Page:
We were talking about Kundabuffer earlier as being, essentially, an absence of consciousness, reflexive behavior.
William James is probably one of the turning points, at least in Western psychology. In his scholarly lectures that he gave in his full maturity, he was really the first to lay down a linkage between modern science and human psychology. Many of his observations are right on the button. Carl Jung, (contrary to Sigmund Freud and to B. F. Skinner, and to others of the schools that emerged) for me, also touched into the reality of the inner world and the world of relationship of symbols and meaning and also the great symbolizer, Joseph Campbell. Again, there is this elaboration into the inner world of oriental cultures, of occidental cultures, and with many, many insights pointing to the value of the inner world, with all of its distortions that appear in myths. But, still in all, Campbell was, himself, a very gentle soul and placed great value on the inner life of man. This is why it led to his own explorations of the mythology of the ancient world. Contained in those myths are many, many, many perspectives on what is real. So, I do think that there are people, quite aside from Gurdjieff, who with James and Jung and a few others who did touch on this interface in their writing.
Seeing the Mechanical is the Beginning
You are absolutely right; by and large, there has been almost a kind of . . . I won’t say conscious, but certainly a kind of mechanically intentional opposition that appears, for instance, in Skinners work, and so forth. I think this is an example of seeing our mechanicalness and then thinking that’s all there is, so you’ve got to work with it, and not seeing the possibilities or the potential. Because you don’t see the Spirit at all; you don’t see the reality, for instance as I would put it, of the second octave, of the Air Octave, that there is great potential here, but we have to plummet and we have to work hard inwardly to plummet. We have to get real in our relationships with our children and with our cohorts and so forth. Real in the sense that we feel their pain, that we feel their suffering and that we become more and more aware that my inner world of anguish, anxiety, apprehension and joy and so forth, I must give that to everyone.
There is no answer as long as we stay in this second state of consciousness, as long as we stay in the mechanical automaticity, which so emphasizes the first-brain prerogative of staying alive. The core of egoism just feeds on that. We see that in the world today. We see the monstrousness of what we are doing in so many different countries, or what’s happening in so many countries. And we ask, what can be done? Unless we are willing to suffer, nothing can be done. It will be what it is, unfortunately. We will invent explanations and solutions and pursue those, and produce more of the suffering, because we cannot escape our own arrogance and our own presumption that we are right. We will impose that on other people the same way tyrants have, forever, as long as they are in that state of consciousness, where you simply don’t see what’s going on. So, you do, say, think and feel all kinds of monstrous things and are totally justified inside of yourself that you’ve gone down that particular path. There is nothing except consciousness that will change that–nothing can if you are blind.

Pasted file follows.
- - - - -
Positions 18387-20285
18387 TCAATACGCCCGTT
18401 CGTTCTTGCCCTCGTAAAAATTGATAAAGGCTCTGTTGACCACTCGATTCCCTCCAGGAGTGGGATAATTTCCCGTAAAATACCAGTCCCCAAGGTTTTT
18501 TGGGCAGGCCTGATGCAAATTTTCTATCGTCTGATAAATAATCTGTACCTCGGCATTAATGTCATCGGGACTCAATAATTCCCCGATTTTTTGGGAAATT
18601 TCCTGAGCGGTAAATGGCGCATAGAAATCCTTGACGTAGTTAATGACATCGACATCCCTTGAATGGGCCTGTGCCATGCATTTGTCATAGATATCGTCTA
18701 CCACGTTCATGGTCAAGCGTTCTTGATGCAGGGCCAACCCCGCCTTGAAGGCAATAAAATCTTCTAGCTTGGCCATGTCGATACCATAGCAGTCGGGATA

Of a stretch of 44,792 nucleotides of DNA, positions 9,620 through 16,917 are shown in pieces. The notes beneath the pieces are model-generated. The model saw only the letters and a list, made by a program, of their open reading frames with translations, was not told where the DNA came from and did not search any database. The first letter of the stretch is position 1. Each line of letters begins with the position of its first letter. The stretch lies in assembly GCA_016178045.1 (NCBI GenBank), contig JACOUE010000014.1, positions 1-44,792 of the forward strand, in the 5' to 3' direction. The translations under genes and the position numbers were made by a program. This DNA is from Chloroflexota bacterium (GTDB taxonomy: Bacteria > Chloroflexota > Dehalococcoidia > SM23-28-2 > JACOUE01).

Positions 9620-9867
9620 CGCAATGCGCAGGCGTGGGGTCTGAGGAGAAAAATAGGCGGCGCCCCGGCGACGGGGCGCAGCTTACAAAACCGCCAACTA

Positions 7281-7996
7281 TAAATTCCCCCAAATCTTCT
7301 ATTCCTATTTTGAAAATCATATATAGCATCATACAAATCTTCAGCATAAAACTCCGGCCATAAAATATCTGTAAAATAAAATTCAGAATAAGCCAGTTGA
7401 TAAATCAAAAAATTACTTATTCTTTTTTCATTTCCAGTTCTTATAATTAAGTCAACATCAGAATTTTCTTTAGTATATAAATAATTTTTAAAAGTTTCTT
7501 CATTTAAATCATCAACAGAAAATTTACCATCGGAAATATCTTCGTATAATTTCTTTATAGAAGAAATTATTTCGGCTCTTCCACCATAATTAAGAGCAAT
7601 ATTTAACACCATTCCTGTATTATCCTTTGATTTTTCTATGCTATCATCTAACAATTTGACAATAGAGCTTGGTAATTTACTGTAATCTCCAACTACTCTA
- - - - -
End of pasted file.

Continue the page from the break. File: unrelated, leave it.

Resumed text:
We were talking about Kundabuffer earlier as being, essentially, an absence of consciousness, rather than a thing. Kundabuffer, in Gurdjieff’s great conception, is a singularity, whereas In Search of the Miraculous it is multiple. But in the Tales, he treats it as a singularity. What he is singularizing around is the lack of consciousness. That’s at every level inside of us in our three-brainedness–all that we construct, all that we invent, all of the circumstances of life that we come up against, where we then create an “I” to deal with it, all of that is so constructed that there is no consciousness of each other–of the multiplicity of Is. So, inevitably, there is concealment. The concealment is not intentional, that we imply a kind of consciousness that I am consciously going to conceal . . . No, it’s the law, and we are, unfortunately bound to be that way as long as we are in the second state of consciousness.